Generac Power Systems will open new training center in Eagle

Generac Power Systems will open new training center in Eagle

By Katherine Michalets,of SBT

Generac Power Systems Inc. will soon open a new 6,000-square-foot training center for its employees and its dealers in Eagle. The Waukesha-based manufacturer of power generation equipment plans to begin classes in the training center Sept. 8.
"We wanted the image of the training facility to be the same quality as the product that we put out there. And we have the highest-quality generator," said Michael Grady, corporate trainer of the firm.
Generac celebrated the opening of its new training center, which is adjacent to its Eagle plant, Aug. 21.
The center includes one large classroom that can be divided into two smaller rooms, a hands-on work area and a kitchen that will allow for catered meals to be served for corporate functions.
"The facility was meant to be adaptable for many different purposes," said Mike Carr, manager of marketing communications.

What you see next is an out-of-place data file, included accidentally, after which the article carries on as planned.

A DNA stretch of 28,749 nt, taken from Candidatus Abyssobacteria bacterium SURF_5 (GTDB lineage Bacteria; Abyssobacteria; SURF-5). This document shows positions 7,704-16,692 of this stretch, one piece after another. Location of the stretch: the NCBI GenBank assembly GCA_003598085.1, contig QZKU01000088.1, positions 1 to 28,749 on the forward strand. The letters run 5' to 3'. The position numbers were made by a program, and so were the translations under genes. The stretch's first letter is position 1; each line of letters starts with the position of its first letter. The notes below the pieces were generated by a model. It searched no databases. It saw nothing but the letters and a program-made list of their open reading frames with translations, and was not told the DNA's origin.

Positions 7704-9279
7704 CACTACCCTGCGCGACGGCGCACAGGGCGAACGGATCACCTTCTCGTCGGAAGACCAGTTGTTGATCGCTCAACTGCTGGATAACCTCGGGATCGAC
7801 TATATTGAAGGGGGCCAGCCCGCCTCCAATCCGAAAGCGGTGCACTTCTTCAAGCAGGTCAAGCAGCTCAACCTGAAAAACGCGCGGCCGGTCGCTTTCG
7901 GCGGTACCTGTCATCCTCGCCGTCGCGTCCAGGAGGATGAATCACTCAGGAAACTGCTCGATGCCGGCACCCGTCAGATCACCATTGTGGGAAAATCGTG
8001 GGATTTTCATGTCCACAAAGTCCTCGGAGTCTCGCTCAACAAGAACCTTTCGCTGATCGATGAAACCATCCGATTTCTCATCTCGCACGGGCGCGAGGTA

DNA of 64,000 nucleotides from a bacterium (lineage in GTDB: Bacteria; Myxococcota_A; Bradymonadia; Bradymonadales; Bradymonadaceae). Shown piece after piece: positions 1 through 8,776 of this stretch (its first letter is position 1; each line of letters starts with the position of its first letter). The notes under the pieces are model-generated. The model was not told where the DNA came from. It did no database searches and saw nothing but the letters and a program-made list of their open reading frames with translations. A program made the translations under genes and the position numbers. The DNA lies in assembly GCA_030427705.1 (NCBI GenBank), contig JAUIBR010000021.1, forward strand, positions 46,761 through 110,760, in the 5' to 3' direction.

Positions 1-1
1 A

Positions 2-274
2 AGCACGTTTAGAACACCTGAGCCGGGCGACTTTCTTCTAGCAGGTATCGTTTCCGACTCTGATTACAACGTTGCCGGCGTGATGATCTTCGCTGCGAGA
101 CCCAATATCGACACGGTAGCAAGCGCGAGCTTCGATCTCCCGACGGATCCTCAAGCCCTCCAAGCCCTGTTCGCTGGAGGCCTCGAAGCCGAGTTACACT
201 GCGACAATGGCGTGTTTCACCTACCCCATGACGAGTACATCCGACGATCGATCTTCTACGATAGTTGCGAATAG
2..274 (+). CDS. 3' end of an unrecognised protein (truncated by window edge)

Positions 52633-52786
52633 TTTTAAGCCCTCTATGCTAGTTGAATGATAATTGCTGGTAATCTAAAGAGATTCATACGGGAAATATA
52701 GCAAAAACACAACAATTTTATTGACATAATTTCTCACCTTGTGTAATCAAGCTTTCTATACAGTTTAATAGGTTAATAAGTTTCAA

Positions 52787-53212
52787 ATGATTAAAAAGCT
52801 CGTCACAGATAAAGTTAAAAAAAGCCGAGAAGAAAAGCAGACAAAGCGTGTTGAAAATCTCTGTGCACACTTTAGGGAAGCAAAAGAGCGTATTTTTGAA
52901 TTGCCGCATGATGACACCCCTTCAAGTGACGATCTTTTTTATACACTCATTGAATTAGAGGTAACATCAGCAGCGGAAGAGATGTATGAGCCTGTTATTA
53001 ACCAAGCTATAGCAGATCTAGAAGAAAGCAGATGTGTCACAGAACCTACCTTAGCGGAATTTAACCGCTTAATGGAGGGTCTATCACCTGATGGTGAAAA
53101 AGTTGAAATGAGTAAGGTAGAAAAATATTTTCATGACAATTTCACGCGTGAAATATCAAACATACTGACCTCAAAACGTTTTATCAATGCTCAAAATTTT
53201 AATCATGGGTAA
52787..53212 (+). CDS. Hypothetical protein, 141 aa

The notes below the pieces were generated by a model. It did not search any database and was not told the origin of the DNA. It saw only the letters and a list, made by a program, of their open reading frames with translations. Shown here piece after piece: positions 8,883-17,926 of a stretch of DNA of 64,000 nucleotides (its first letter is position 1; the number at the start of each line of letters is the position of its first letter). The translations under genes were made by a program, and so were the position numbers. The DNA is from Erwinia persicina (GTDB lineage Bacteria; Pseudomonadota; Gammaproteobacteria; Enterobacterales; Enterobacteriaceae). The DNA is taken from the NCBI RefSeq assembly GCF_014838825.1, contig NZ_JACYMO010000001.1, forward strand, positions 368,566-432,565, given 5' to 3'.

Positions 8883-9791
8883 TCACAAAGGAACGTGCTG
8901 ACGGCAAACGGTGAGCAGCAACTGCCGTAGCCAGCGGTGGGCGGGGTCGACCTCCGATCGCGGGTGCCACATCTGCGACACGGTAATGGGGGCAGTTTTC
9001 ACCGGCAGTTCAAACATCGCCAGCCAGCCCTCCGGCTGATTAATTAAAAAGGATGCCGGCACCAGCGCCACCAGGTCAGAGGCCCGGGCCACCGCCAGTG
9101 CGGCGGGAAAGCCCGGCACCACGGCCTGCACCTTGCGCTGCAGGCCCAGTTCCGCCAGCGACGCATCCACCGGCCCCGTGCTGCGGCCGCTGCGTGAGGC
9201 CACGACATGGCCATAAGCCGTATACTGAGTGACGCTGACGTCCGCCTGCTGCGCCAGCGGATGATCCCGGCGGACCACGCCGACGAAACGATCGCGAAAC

Students in the training center will include Generac sales and service employees, as well as Generac generator dealers from across the country.
Classes will run 40 or more weeks a year and will last four and a half days. About 10 instructors will eventually work at the training center.
Another educational program that is housed by Generac Power Systems is its Second Chance program, which provides high school students an opportunity to receive their diplomas while learning the skills of the trade.
Generac Power Systems partnered with the Mukwonago Area School District to create the 21-week program. Students spend two hours in the classroom, two hours as an apprentice and another four hours working to earn money.
For Mukwonago student Ryan Poetzel, the opportunity to learn and work at Generac was life-changing.
"I am definitely thankful for it. Where would I be otherwise?" Poetzel said.
Marty Gholston, youth apprenticeship facilitator at Generac, observes the difference the Second Chance program has made in the students’ lives.
"They knew they were floundering, and they did not know if they were going to get their diploma," Gholston said. "Now it’s, what do I do after I get my diploma?"
The Second Chance program, which was founded in 1996, also offers encouragement to parents, according to Carr.
"This is more than a ray of hope," Carr said. "It helps to get their children on the right track."

Serpt. 5, 2003 Small Business Times, Milwaukee

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